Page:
National Australia Bank Collection
22 February 2022


born 1940

oil on canvas

122.0 x 183.0 cm

signed and dated verso: BOOTH 1990

$45,000 – $65,000
Sold for $58,909 (inc. BP) in Auction 67 - 22 February 2022, Melbourne

Tolarno Galleries, Melbourne (label attached verso)
The National Australia Bank Art Collection, acquired from the above in April 1991 (label attached verso)


National Australia Bank Collection: Rivers in Australian Art, Heide Park and Art Gallery, Melbourne, October 1991


The National Australia Bank Art Collection: Rivers in Australian Art, Heide Park and Art Gallery, Melbourne, 1991, p. 19

Catalogue text

From his auspicious debut in the ground-breaking exhibition The Field  held at the National Gallery of Victoria in 1968, Peter Booth has proceeded to achieve international recognition as one of the most important and influential artists of his generation. Yet if it was his large, monochromatic abstract works which initially attracted widespread acclaim, today it is his immensely vivid and painterly figuration for which Booth is best known. Drawing upon epic legends of the past and prophecies for an imagined future, these dramatic, poetic images of the human spirit poignantly explore fundamental human emotions and anxieties, issues of spiritual turmoil, social alienation and the devolution of civilisation. Thus framed within a world both imagined and observed, Booth's vision transcends the immediate or particular to acquire a universality comparable to the musings of his greatest artistic predecessors, including Goya, Blake and Shakespeare.

Featuring a barren landscape illuminated by a low setting sun in an apocalyptic sky, Painting, 1990 belongs to the acclaimed group of wet and windy 'frozen landscapes' which Booth executed during the 1990s as a sequel to the quiet snow paintings commenced during the winter of 1989. Inspired by the artist's re-reading of Shakespeare's Macbeth (1606) with its chilling themes of ambition and evil bearing resonance for Booth in contemporary Western greed and disregard for the planet, these series represented a transition in Booth's oeuvre which he parallels to the journey in Milton's epic sequence of poems, Paradise Lost (1667) to Paradise Regained (1671).  Accordingly, in many such works, ice or snow throws a curtain of silence over the charred and blackened landscape, heralding the end of man's aggression towards his fellow man and the environment in a manner akin to the omen of destruction foretold by the decimation of Birnam wood in Macbeth.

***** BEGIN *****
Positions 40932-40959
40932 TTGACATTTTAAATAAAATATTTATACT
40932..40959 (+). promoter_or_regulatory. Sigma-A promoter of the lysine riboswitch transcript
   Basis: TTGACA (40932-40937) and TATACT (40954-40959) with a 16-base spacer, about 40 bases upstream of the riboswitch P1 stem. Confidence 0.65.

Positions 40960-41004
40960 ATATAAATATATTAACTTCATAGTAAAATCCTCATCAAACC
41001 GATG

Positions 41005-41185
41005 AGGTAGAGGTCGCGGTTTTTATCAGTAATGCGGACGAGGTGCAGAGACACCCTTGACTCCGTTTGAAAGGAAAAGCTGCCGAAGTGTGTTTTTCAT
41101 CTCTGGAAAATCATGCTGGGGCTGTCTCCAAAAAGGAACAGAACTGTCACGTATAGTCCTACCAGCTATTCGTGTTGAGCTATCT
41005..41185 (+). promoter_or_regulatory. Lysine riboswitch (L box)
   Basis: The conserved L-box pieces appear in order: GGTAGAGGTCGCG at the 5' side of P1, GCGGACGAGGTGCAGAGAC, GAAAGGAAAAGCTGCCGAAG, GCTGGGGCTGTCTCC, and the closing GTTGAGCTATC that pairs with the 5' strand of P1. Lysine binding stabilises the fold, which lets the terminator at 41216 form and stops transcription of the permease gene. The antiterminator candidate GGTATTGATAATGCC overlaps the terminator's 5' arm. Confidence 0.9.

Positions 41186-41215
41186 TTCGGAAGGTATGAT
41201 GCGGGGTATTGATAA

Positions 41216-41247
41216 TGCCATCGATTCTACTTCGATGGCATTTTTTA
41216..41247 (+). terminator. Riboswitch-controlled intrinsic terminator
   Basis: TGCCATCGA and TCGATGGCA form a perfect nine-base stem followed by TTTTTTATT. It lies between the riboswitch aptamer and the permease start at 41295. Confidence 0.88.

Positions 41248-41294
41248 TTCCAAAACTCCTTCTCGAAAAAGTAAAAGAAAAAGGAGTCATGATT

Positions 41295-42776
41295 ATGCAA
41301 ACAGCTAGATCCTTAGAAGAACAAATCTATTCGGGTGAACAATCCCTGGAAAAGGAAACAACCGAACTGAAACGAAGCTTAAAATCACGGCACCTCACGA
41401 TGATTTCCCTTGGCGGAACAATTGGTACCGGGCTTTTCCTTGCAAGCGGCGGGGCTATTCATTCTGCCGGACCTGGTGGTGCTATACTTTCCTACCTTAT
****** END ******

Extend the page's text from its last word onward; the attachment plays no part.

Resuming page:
Sombre and desolate, Painting is similarly devoid of life. As Robert Lindsay observes, 'the waves, like coagulating heartbeats of an environment overladen with pollution, slowly move as sludge towards the dead sulphurous shore. It is the twilight of a planet which, as the victim of industrial progress, has seen the extinction of life with only the most adaptable and hardiest of survivors migrating to a new environment'.1 Not surprisingly perhaps, such haunting images have been interpreted as premonitions against 'The Fall', the possible downward trajectory of the present age towards barbarism and eventually extinction. Perceiving in Booth's art a loss of faith in civilisation, critics have thus suggested these works illustrate the 'Iron Age' described by the ancient Greek philosopher Hesiod in his didactic poem, Theogony (8th century BC) – an age of conflict, misery and crime where men respect neither their vows, nor justice, nor virtue.2

1 Lindsay, R., 'Peter Booth: One Hundred Years of Solitude - The New Ice Age' in Peter Booth: Recent Paintings, Deutscher Brunswick Street, Melbourne, 1990, n.p.
2. ibid.